A Method Of Determining Total Contact In Prostheses

Newton C. McCollough, M.D. Raymond E. Gilmer, Jr., M.D.


The necessity for achieving total contact with the stump in below- and above-knee prostheses is well recognized. Its absence leads to edema, hyperemia, and sometimes skin breakdown. Conventional methods for assessing the attainment of total contact are not always reliable. At the Orlando clinic we have for some years routinely X-rayed the stump in the socket under weight-bearing conditions (Fig. 1A/1B and Fig. 3A/3B ). However, the films obtained did not always demonstrate a clear demarcation between the soft tissues and the socket. As a refinement, we have developed a method by which the stump is painted with a contrast material which clearly outlines the periphery of the stump in the prosthesis on X-ray study (Fig. 2A/2B ).

The method is as follows: Two or three coats of a saturated solution of sodium iodide in absolute alcohol are applied over the stump with a sponge and allowed to dry. The solubility of the salt in absolute alcohol is considerably less than in water, but the rapidity with which the alcohol dries makes it extremely convenient for use in the clinic. The usual number of stump socks is applied. The stump is inserted into the prosthesis, and weight-bearing films are made in the anteroposterior and lateral projections.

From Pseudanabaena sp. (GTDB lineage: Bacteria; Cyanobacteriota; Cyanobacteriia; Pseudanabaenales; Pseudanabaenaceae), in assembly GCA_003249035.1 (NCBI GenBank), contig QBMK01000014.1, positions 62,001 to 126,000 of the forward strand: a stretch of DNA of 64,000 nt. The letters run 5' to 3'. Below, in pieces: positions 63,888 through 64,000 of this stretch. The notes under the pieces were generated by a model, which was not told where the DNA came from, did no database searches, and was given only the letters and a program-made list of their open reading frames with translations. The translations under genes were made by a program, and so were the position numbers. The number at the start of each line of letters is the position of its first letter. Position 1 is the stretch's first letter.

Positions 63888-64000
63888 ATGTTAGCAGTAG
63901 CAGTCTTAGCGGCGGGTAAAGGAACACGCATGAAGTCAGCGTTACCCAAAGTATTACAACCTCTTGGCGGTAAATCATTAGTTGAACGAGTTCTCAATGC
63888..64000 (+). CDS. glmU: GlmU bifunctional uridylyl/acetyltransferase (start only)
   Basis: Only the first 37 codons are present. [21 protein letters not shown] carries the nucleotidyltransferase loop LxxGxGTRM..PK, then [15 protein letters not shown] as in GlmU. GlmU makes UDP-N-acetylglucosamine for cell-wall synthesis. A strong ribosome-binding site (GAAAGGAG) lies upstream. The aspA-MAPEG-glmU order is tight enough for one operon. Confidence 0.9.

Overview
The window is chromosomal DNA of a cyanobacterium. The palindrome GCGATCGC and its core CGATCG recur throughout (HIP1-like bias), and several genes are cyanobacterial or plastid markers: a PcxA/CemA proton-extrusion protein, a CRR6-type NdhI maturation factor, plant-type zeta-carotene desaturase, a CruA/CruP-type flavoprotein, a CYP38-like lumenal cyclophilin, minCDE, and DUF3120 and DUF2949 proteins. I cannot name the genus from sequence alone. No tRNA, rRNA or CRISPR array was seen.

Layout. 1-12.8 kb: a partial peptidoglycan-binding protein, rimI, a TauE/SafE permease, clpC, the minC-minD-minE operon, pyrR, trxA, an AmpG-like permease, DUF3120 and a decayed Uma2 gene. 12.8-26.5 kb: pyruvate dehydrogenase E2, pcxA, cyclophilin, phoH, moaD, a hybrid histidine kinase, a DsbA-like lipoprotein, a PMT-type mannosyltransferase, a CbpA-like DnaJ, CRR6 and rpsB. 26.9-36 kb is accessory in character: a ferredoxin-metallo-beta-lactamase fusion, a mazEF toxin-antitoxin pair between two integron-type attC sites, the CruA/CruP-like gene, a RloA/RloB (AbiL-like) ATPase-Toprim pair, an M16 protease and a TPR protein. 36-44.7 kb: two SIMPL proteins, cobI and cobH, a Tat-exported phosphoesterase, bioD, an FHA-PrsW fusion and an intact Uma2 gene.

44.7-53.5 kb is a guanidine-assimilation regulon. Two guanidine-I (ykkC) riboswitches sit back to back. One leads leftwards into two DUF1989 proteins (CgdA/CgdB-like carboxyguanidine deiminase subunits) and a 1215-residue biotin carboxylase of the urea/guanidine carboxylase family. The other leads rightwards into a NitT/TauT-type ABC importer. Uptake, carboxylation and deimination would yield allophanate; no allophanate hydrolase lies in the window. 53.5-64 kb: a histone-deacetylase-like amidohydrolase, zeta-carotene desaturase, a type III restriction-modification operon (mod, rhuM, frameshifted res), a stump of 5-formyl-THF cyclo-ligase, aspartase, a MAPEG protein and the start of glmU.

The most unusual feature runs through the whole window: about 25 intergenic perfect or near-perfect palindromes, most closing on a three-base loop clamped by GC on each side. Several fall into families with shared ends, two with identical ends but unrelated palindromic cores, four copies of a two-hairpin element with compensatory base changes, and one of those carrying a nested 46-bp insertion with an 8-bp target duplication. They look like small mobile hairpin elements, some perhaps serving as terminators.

On X-ray, the periphery of the stump is clearly outlined by a fine radiopaque border. Lack of total contact is easily recognized (Fig. 4A/4B and Fig. 5 ). Compression of the skin-such as over the patellar tendon-is indicated by an increased density of the contrast material (Fig. 2A/2B ). Even the pressure marks made by the mesh of the sock against the skin are clearly defined. We do not completely understand the cause of this increased density, but believe that compression of skin probably results in a slightly increased concentration of sodium iodide.

To date no skin problems have developed from the application of the sodium iodide solution. Other solvents have been tried, but alcohol seems to be the most effective vehicle to date. The solution can be obtained from any pharmacist at little expense. The method has been used with both our "hard" and "soft" sockets, being helpful in determining total contact in each type. Although the method has been used on only a few cases to date, it appears to be much superior to conventional methods of determining total contact. Further study is necessary to fully establish its role in routine prosthetic clinic use.

Newton C. McCollough, M.D. and Raymond E. Gilmer, Jr., M.D. are associated with the Child Amputee Clinic Florida Crippled Children's Commission Orlando, Florida